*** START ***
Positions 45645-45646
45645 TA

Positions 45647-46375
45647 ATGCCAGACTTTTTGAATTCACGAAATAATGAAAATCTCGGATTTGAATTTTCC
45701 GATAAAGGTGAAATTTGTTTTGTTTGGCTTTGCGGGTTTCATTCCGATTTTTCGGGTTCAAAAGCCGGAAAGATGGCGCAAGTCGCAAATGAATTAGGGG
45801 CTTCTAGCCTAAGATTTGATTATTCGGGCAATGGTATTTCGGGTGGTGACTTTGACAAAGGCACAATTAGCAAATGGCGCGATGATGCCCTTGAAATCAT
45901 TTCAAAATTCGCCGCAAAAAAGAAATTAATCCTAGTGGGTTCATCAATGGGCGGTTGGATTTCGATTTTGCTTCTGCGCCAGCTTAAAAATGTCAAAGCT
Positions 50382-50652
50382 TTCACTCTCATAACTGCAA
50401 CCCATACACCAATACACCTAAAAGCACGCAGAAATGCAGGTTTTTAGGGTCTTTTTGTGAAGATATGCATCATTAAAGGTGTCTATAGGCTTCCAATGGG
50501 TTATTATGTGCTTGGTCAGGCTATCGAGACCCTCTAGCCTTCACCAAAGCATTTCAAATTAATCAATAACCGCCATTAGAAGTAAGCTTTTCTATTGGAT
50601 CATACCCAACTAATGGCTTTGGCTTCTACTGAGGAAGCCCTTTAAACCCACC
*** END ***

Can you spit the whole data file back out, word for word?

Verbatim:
Positions 45645-45646
45645 TA

Positions 45647-46375
45647 ATGCCAGACTTTTTGAATTCACGAAATAATGAAAATCTCGGATTTGAATTTTCC
45701 GATAAAGGTGAAATTTGTTTTGTTTGGCTTTGCGGGTTTCATTCCGATTTTTCGGGTTCAAAAGCCGGAAAGATGGCGCAAGTCGCAAATGAATTAGGGG
45801 CTTCTAGCCTAAGATTTGATTATTCGGGCAATGGTATTTCGGGTGGTGACTTTGACAAAGGCACAATTAGCAAATGGCGCGATGATGCCCTTGAAATCAT
45901 TTCAAAATTCGCCGCAAAAAAGAAATTAATCCTAGTGGGTTCATCAATGGGCGGTTGGATTTCGATTTTGCTTCTGCGCCAGCTTAAAAATGTCAAAGCT
Positions 50382-50652
50382 TTCACTCTCATAACTGCAA
50401 CCCATACACCAATACACCTAAAAGCACGCAGAAATGCAGGTTTTTAGGGTCTTTTTGTGAAGATATGCATCATTAAAGGTGTCTATAGGCTTCCAATGGG
50501 TTATTATGTGCTTGGTCAGGCTATCGAGACCCTCTAGCCTTCACCAAAGCATTTCAAATTAATCAATAACCGCCATTAGAAGTAAGCTTTTCTATTGGAT
50601 CATACCCAACTAATGGCTTTGGCTTCTACTGAGGAAGCCCTTTAAACCCACC